The classic bad example in Unix-land is vi(1), a commonly-used editor in which typed characters are either inserted before the cursor or interpreted as editor commands, depending on whether or not you are in insert mode. This is a well-known cause of confusion to novices, and even experts at this editor occasionally trash portions of their documents through having lost track of what mode they are in or inadvertently switched modes. Modern versions of vi(1), partly mitigate this design flaw by providing a visible mode indicator. We know this is not a complete solution, because even expert users can overlook the state of the mode indicator and find themselves in trouble.

We’ll see in the Wetware chapter that modes interfere with the process of habituation by which users become expert with interfaces; indeed, they turn habituation into a trap. A computing system ideally designed for human use would have one single set of gestures and commands that are unformly applicable and have consistent meanings across its entire scope.

http://catb.org/~esr/writings/taouu/html/ch04s04.html

Raskin makes the empirical point that human beings cannot be prevented from forming habits about routine tasks, and elegantly defines good interfaces as those which encourage benevolent habituation. We can go a bit further and observe that “benevolent habituation” – the ability to do the right thing by unconscious or half-conscious reflex – is precisely what we normally mean by expertise.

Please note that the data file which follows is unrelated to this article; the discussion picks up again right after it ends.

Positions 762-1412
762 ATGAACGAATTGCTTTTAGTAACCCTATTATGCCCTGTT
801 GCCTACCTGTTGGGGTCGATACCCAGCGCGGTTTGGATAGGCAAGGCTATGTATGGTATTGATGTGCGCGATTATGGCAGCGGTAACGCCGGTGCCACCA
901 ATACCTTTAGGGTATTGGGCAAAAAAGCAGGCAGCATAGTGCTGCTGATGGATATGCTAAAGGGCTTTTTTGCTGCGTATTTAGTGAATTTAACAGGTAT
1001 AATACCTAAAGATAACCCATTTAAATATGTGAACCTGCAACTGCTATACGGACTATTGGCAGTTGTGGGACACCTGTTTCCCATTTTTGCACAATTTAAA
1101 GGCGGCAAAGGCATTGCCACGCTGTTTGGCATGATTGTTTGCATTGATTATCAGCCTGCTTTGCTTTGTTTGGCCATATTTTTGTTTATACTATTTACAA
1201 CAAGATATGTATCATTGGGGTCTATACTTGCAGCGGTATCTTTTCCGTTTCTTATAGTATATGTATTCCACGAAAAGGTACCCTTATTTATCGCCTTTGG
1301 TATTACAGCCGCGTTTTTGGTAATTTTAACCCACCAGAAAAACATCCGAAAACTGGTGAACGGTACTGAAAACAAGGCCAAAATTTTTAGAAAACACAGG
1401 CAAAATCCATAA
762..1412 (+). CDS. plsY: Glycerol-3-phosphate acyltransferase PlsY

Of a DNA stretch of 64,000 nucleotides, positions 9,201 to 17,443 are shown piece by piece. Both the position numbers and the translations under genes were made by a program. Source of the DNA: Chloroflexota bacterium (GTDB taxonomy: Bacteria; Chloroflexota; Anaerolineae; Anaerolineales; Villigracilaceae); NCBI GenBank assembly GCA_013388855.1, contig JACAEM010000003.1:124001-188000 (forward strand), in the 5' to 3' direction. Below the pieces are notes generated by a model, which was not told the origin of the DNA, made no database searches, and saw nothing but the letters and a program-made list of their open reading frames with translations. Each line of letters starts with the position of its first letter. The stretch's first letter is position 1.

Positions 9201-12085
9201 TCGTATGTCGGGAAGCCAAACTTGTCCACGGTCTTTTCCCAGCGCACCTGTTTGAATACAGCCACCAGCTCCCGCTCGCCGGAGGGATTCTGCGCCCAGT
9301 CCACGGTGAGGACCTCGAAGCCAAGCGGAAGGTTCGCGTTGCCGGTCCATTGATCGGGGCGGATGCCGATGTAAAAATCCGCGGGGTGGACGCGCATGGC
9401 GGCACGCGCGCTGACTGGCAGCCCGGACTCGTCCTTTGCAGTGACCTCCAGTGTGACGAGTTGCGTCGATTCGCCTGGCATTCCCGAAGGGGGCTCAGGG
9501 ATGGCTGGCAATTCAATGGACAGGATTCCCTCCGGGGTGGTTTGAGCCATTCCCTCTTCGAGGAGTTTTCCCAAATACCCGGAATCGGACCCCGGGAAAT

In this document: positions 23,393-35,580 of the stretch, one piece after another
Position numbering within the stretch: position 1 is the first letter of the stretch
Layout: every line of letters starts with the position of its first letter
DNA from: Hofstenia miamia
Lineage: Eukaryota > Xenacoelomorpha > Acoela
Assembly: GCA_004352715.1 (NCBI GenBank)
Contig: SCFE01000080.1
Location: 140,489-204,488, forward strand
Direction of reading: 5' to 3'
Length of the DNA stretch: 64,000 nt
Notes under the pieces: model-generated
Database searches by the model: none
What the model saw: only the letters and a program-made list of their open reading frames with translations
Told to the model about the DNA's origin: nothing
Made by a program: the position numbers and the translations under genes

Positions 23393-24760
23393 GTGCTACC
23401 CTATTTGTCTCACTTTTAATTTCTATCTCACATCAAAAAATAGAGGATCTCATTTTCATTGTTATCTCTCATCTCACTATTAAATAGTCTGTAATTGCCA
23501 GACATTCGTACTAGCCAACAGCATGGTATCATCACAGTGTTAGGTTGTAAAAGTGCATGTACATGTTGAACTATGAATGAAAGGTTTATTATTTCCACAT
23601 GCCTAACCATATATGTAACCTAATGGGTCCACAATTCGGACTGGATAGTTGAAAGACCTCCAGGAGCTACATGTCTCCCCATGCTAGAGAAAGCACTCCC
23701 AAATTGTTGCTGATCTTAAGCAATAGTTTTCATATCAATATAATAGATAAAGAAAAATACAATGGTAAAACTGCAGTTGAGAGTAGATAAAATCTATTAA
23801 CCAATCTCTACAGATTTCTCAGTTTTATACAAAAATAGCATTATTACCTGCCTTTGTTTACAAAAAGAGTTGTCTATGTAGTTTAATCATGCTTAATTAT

Thus, our Rule of Modelessness. Users will form gestural habits, and it is a bad thing when gestural habits they form in one part of the system become inappropriate or even destructive in another part. When this leads to problems, the fault lies not with the user’s habits but with system designers’ failure to maintain consistency.

Also some of Nielsen’s heuristics seem relevant:

http://www.useit.com/papers/heuristic/heuristic_list.html

Visibility of system status

The system should always keep users informed about what is going on, through appropriate feedback within reasonable time.

Error prevention

Even better than good error messages is a careful design which prevents a problem from occurring in the first place. Either eliminate error-prone conditions or check for them and present users with a confirmation option before they commit to the action.

Consistency and standards

Users should not have to wonder whether different words, situations, or actions mean the same thing. Follow platform conventions.

A Dictionary of Computing, http://www.oxfordreference.com/views/ENTRY.html?subview=Main&entry=t11.e6022:

dialog management The methods and procedures governing the way that information is exchanged between the user and the computer system. It involves the consistent formatting of prompts, check boxes, lists of options, sliders, messages, and other constructs. There are modal dialogs, where the user can do nothing else until the action required to satisfy the dialog has been taken; this can be as simple as acknowledging a message. Conversely, a modeless dialog is one that may be returned to after attending to other matters. See also dialog box. (Ed John Daintith and Edmund Wright. Oxford University Press, 2008. Oxford Reference Online. Oxford University Press. Tampere University. Looked up on 14 November 2011)